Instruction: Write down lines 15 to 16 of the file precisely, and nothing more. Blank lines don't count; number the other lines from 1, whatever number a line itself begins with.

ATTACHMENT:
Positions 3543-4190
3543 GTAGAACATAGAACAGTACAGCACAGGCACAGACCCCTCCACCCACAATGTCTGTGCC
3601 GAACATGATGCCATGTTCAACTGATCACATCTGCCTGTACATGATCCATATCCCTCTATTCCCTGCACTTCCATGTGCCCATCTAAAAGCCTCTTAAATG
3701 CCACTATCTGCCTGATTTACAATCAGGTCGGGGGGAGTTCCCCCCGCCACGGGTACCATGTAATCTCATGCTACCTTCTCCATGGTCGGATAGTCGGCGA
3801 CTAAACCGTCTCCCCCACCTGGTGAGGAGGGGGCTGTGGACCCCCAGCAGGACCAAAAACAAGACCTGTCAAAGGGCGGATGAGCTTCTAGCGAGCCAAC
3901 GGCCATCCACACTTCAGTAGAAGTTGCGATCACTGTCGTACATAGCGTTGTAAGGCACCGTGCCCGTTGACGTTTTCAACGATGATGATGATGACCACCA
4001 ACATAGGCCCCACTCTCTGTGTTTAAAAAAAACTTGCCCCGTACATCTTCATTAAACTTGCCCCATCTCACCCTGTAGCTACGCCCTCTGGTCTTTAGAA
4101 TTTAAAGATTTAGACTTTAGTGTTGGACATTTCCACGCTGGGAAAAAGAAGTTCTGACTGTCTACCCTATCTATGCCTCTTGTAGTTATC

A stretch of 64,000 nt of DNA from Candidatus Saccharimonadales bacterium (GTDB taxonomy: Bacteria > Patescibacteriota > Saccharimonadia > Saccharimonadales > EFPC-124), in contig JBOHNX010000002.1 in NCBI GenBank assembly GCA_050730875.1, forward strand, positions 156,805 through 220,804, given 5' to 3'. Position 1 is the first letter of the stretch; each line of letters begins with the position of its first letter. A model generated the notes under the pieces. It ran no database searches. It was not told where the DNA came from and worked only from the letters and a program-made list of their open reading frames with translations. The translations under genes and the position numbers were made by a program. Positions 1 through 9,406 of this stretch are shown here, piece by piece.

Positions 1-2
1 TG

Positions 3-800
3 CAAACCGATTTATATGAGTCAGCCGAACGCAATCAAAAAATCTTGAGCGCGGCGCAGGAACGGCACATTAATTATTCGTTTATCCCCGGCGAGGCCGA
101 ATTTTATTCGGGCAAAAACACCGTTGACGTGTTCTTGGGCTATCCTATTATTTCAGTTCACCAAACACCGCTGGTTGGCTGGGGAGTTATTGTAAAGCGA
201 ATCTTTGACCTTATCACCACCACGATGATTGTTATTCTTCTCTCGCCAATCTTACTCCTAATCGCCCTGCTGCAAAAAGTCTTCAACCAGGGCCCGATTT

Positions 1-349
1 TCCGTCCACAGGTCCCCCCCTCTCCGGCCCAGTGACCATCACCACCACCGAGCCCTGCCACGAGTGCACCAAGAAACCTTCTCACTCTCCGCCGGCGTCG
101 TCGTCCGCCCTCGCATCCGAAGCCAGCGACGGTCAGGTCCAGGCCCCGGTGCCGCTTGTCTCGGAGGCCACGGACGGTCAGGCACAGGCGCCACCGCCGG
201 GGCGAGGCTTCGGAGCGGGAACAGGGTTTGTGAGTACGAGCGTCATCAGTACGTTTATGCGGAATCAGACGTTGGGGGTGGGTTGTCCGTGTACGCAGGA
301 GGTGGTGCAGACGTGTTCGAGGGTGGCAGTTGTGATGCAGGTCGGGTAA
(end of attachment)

201 ATCTTTGACCTTATCACCACCACGATGATTGTTATTCTTCTCTCGCCAATCTTACTCCTAATCGCCCTGCTGCAAAAAGTCTTCAACCAGGGCCCGATTT

Positions 1-349